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For a z-directed Hertizan dipole at the origin, the field equations in spherical coordinates are $$E_r\left(r\right)=\frac{Il}{2\pi}e^{-jkr}\left(\frac{\eta}{r^2}+\frac{1}{j\omega \epsilon r^3}\right)\cos\theta$$

$$E_\theta\left(r\right)=\frac{Il}{4\pi}e^{-jkr}\left(\frac{j\omega\mu}{r}+\frac{\eta}{r^2}+\frac{1}{j\omega{\varepsilon r}^3}\right)\sin\theta$$

$$H_\varphi\left(r\right)=\frac{Il}{4\pi}e^{-jkr}\left(\frac{jk}{r}+\frac{1}{r^3}\right)\sin\theta$$

Let's say that we displace this Hertzian dipole from the origin and at the same rotate it pointing in an arbitrary direction. How then these equations will be transformed with respect to (r,θ,φ)? Can you recommend a book on these kind of transformations?

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  • $\begingroup$ You can do the rotation in Cartesian coordinates with a standard rotation matrix, and then convert back to spherical. $\endgroup$
    – CWPP
    Aug 6, 2021 at 14:39
  • $\begingroup$ Ok but the equations are in spherical coordinates so i can't use a cartesian rotation matrix on them. $\endgroup$ Aug 6, 2021 at 15:42

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You could project the spherical unit vectors onto the Cartesian axes to do this. But I think maybe that's the wrong way to look at it. The whole power of vector notation is that it is independent of the co-ordinate system, so we should express these fields as vectors: $\mathbf{E}=E_r\mathbf{\hat r}+E_\theta\mathbf{\hat\theta}$ and $\mathbf{H}=H_\phi\hat\phi$. This dipole as a vector is $\mathbf{l}=l\mathbf{\hat z}$. Then $l\sin\theta\hat\phi$ is $\mathbf{l}\times\mathbf{\hat r}$, $l\cos\theta\mathbf{\hat r}=\mathbf{l}\cdot\mathbf{\hat r}\mathbf{\hat r}$ and $l\sin\theta\hat\theta=\mathbf{l}\cdot\mathbf{\hat r}\mathbf{\hat r}-\mathbf{l}$ (you should check these expressions!) Then these are correct for any direction of $\mathbf l$.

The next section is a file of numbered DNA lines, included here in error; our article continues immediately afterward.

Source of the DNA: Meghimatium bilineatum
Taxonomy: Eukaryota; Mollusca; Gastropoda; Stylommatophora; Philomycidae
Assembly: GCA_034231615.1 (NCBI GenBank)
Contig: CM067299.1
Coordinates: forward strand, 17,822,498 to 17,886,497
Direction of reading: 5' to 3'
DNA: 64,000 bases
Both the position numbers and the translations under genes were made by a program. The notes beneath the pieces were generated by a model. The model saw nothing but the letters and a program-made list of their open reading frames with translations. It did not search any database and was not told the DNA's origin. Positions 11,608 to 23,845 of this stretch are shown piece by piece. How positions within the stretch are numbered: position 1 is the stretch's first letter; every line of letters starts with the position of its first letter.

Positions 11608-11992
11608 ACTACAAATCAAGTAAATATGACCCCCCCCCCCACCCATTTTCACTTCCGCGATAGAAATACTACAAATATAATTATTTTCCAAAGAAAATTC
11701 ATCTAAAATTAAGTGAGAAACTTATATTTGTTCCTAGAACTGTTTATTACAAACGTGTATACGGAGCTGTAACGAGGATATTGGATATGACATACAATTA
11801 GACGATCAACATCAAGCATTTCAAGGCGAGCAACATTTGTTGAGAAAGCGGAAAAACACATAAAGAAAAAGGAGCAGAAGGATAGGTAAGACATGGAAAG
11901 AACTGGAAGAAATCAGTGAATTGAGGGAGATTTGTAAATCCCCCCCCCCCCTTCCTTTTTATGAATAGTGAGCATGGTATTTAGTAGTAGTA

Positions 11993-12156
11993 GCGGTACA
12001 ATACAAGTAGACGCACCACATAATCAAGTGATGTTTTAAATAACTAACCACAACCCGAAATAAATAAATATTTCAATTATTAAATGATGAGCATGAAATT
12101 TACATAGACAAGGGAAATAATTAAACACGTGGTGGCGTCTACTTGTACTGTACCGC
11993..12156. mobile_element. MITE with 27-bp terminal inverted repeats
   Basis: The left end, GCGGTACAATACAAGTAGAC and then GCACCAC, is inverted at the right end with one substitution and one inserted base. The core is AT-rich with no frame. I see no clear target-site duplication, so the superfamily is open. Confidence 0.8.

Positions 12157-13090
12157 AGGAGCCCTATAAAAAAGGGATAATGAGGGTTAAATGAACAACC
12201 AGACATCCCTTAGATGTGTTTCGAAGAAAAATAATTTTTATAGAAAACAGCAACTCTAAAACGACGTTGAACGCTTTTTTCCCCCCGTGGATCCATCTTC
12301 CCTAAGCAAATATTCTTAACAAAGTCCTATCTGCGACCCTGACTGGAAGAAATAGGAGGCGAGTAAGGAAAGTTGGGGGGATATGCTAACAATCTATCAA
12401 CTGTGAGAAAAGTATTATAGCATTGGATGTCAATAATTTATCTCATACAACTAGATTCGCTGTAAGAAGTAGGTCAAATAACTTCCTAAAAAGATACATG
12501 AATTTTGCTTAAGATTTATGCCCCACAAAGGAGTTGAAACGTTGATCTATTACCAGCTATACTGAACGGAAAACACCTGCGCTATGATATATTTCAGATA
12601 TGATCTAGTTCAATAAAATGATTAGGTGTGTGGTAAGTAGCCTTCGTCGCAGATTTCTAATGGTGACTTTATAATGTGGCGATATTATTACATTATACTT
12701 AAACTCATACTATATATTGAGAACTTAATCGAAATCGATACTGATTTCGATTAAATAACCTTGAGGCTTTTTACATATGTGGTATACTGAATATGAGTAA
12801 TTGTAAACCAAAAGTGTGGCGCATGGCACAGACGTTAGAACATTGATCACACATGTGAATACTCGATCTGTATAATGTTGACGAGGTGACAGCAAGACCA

The more difficult part is the translation. Consider the following thought experiment: we represent a very slightly displaced dipole as the original dipole at the origin plus a quadrupole consisting of the displaced dipole and the dipole at the origin subtracted. Obviously this sightly displaced dipole will generate both dipole and quadrupole fields. If we iterate this approach to make up a finite displacement we can see that we will generate all possible multipole fields.

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